The main aim of safety research is to identify ways to prevent accidents and to ensure the safety of workers. Human error—or, in other words, unsafe behavior—has been found to be a major cause of accidents, and its elimination, therefore, is a prime goal for improving safety. The human factor is most effectively addressed by tackling the organizational system instead of focusing on incorrect actions by individuals. An effective strategy is to increase the level of protection or the number of safety barriers. The concept of the safety barrier features most prominently in the Swiss-cheese metaphor of accident causation. The Swiss-cheese model describes accidents as being caused by unchecked hazards that are allowed to cause losses. A series of barriers is placed between the hazard and that which may be harmed. The barriers keep the hazard under control and prevent it from causing harm. However, these barriers are always less than 100% adequate and contain weaknesses or holes. The barriers, therefore, often are compared to slices of Swiss cheese. Unlike real Swiss cheese, the holes in the barriers are dynamic and open and close at random. When these holes in the barriers are aligned, a path is created, leading to a potential accident.
Intuitively, one would assume that safety improves proportionally both to the protection measures taken and to the improvements in the design of such measures. The more protective equipment given to the workers, the safer they will be, either because of a reduced risk of accident or because such measures mitigate the effects of accidents. This approach assumes that human error can arise from unintended actions such as memory lapses and attention failures. However, it can also be attributed partly to intended actions such as risk taking. The question addressed in this paper is related to the extent to which people’s risk-taking behavior was influenced by their awareness of the numerous preventive interventions in place. The pivotal issue that arises is whether people adapted their risk-taking behavior as a result of their awareness of the number, and of the effectiveness, of the barriers in place.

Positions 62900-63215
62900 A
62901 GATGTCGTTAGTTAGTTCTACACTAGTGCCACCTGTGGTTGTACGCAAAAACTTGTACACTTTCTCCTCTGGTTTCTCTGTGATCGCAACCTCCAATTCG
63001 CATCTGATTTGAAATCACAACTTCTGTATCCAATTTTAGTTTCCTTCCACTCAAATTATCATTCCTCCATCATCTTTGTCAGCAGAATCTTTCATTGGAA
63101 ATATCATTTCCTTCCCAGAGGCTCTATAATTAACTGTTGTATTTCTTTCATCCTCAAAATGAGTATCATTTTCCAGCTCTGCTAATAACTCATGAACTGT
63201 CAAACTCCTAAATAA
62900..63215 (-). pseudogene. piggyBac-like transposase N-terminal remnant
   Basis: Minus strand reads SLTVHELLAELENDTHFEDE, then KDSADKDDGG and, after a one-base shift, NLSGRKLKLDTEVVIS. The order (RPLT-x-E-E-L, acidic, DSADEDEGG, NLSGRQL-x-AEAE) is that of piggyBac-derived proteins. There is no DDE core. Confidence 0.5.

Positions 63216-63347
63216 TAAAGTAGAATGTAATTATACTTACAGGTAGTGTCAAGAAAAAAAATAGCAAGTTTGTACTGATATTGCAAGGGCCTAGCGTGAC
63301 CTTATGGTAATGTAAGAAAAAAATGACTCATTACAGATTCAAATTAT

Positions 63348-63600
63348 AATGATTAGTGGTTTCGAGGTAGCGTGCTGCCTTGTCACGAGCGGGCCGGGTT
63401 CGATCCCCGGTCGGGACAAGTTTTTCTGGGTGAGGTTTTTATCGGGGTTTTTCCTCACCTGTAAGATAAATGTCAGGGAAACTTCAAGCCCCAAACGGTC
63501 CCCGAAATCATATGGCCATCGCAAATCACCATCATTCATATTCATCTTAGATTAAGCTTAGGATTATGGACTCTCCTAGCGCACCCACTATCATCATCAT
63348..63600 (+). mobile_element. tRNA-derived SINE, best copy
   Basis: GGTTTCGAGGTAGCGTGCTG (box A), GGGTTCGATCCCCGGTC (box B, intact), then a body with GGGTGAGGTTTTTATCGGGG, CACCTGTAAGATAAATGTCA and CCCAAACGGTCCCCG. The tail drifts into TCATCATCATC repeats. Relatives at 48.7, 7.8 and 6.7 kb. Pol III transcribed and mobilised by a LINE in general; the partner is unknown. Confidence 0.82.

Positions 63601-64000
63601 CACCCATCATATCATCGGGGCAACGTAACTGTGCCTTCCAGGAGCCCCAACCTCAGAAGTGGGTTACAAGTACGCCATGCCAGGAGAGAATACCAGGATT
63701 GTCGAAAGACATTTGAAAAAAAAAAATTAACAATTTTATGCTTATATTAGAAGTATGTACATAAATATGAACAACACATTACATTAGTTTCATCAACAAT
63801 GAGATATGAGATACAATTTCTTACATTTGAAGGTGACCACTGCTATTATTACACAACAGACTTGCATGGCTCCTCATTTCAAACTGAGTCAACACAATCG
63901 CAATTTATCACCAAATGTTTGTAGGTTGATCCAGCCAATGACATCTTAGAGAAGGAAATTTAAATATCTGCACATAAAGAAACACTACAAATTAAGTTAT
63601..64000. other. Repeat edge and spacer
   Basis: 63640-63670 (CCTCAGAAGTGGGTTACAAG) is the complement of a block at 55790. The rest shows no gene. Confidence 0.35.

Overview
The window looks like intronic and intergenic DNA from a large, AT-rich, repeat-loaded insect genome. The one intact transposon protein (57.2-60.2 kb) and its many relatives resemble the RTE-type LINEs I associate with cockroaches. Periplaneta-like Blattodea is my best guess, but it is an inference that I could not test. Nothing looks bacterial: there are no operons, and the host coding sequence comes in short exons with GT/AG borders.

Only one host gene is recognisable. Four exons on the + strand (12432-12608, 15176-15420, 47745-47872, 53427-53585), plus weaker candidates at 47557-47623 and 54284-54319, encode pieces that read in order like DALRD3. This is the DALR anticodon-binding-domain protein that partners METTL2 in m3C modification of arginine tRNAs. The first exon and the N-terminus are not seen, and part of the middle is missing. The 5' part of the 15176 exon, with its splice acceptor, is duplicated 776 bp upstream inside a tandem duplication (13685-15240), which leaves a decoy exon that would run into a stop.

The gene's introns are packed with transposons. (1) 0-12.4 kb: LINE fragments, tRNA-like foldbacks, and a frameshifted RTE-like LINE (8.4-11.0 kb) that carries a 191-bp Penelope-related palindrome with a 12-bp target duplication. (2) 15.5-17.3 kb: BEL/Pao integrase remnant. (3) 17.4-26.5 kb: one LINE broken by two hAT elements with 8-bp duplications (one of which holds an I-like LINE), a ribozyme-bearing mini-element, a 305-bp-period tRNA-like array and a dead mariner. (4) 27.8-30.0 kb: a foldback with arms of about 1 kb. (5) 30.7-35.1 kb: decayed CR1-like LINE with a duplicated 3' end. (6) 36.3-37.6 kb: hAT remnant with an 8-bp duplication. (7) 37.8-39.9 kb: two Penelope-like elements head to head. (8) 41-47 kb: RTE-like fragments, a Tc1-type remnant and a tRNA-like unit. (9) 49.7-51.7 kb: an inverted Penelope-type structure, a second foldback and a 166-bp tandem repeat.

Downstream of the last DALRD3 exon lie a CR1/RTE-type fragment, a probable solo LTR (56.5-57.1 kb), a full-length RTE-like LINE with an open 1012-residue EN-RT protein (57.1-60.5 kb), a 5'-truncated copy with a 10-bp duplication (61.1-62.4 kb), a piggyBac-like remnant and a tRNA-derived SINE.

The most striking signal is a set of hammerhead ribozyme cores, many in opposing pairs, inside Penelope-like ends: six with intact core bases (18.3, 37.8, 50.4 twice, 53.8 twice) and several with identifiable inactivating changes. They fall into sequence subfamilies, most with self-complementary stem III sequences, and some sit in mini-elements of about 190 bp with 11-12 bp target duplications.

Alteration of behavior is a recurring theme in the safety literature and is described in a variety of ways—“risk compensation,” “risk homeostasis,” or the Peltzman effect. When people feel safer, they tend to take greater risks. People do not want to reduce risk to an absolute minimum but, rather, to optimize it. People are willing to accept a certain level of risk if risky behavior (e.g., breaking a barrier in the Swiss-cheese model) comes with benefits.